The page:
Power, Hope, and Unhappy Endings: Reflecting on Octavia E. Butler Through Unexpected Stories
Many reviewers and fans of Octavia E. Butler’s large body of work have described her novels and short stories as dealing with issues of power. It took me a long time to see what they meant. I saw it in Wild Seed, when Doro coerces Anyanwu into coming with him by threatening her children. It is harder to see the issues of power in Xenogenesis, the trilogy which introduced me to Butler’s work. Even though it is clear that the aliens seduce, coerce, and mislead the humans, Xenogenesis always strikes me as being, as Butler once said of “Bloodchild,” “basically a love story” (Bloodchild and Other Stories, 1995). Of the two works recently released in Unexpected Stories, “A Necessary Being” could not be called a love story, though “Childfinder” could. These two early works by Butler foreshadow her later novels in truly unexpected ways. They not only clearly address aspects of wanted and unwanted power; they also present characters with uncertain motives, and their endings place them in the tradition of the American Romanticists, recalling some of Herman Melville’s and Nathaniel Hawthorne’s endings: ambiguous and bittersweet.
In “A Necessary Being,” Diut, who appears, older and wiser, in Survivor (1978), is an insecure young Hao, a rare blue-furred specimen of the alien Kohn. Diut is prized for his supposedly innate leadership ability, marked by his blue fur. To assume leadership of an entire tribe he needs only to do what everyone expects of him anyway: to be a leader. Diut, however, is not sure he deserves the title of Hao. Others recognize his inexperience as a potential liability. Tahneh, resident Hao and leader of a rival tribe, takes advantage of Diut’s inexperience. Diut acknowledges Tahneh’s ability to persuade and even enthrall him, albeit temporarily, because she is both blue and sure of her abilities. Tahneh challenges Diut even in moments of peace. The interplay between the two (the only two Hao alive, so far as they know) evokes the hierarchical tendencies that Butler briefly bemoans of the humans in Xenogenesis. Tahneh could be a mentor to Diut, but is just as easily a rival.
Those familiar with Wild Seed may see Diut and Tahneh as the counterparts of Anyanwu and Doro, respectively. Yet it is clear from the beginning that Doro is Wild Seed’s principal antagonist, whereas Tahneh’s motives are obscure. Tahneh seems at first to be protecting Diut. When she treats him with condescension, it seems like a betrayal of both Diut, and Tahneh’s character. “Childfinder” is much more like Butler’s later work, in that the characters’ personalities and goals are stable across the course of the narrative. What “A Necessary Being” and “Childfinder” each feature is an unsatisfying, even sad ending. The ambivalent conclusions are not necessarily bad; rather, they demonstrate an arc in which Butler moves from underscoring mostly negative points about human nature to discussing, somewhat more subtly and infinitely more elaborately, the ways in which power, attraction, and affection intersect.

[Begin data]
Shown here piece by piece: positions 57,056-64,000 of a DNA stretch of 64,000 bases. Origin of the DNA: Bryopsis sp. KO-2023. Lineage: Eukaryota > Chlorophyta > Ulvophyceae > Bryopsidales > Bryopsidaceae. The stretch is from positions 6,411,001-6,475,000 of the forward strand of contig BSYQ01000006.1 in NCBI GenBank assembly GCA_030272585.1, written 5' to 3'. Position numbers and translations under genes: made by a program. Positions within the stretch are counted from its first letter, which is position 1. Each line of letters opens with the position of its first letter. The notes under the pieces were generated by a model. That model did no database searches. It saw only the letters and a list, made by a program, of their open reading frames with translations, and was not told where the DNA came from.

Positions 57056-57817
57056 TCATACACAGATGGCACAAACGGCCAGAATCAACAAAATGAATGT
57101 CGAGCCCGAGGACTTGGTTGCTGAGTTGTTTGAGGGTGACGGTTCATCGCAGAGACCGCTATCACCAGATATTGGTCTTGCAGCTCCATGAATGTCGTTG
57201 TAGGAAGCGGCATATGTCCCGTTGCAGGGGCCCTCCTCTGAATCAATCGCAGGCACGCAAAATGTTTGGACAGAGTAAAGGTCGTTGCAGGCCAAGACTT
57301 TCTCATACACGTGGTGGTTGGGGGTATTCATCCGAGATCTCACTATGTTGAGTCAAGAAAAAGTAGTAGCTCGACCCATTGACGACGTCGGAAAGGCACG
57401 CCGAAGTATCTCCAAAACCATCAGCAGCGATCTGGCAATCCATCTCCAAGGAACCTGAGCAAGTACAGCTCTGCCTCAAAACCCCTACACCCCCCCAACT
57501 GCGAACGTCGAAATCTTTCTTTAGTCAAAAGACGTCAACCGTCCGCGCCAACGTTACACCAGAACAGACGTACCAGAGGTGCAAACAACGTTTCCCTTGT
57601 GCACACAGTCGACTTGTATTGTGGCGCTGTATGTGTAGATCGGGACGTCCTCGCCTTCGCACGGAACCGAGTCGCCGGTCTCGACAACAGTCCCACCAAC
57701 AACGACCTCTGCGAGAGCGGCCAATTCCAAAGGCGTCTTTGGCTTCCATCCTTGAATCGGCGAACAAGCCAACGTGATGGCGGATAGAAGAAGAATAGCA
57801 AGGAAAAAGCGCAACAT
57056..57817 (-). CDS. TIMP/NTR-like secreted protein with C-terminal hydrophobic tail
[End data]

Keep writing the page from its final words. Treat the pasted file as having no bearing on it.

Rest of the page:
Gerry Canavan says in his review of Unexpected Stories that, by 2004, Butler described herself in her author’s note as “usually hopeful.” The progression from rather pessimistic to “usually hopeful” is evident in Butler’s novels and short stories as well. Diut and Tahneh seem to have little hope that meaningful change will occur for them, despite their union – but their union does suggest a more affluent future for their tribes. In “Childfinder,” Barbara, a young black woman with psionic ability, gives up all but her life in order to protect the black children whose burgeoning psionic abilities she has nurtured. Butler’s later characters are much more likely to strike some sort of balance between love, sacrifice, and loss.
Reading Unexpected Stories allowed me to reflect across the body of Octavia E. Butler’s work in an unprecedented way. As Walter Mosley notes in the foreword, Unexpected Stories is a means for those who love Butler’s work to see her, and her work, anew.
The Society Thanks This Reviewer!
Meghan K. Riley is currently a doctoral student in English at the University of Waterloo. She recently completed her Master of Arts in Liberal Studies at the University of Michigan-Flint. A fan of Octavia E. Butler’s work since childhood, Meghan wrote her thesis on representations and reimaginings of sex, race, motherhood, and disability in Butler’s novels and novels by Nnedi Okorafor, Larissa Lai, and Nalo Hopkinson. Meghan’s current research interests include speculative fiction, critical race theory, feminist disability studies, transmedia narrative, and Theory of Mind. When she is not researching, writing, reading, or grading, Meghan enjoys traveling, wandering aimlessly about campus, playing in the park with her two children, and enjoying the local library.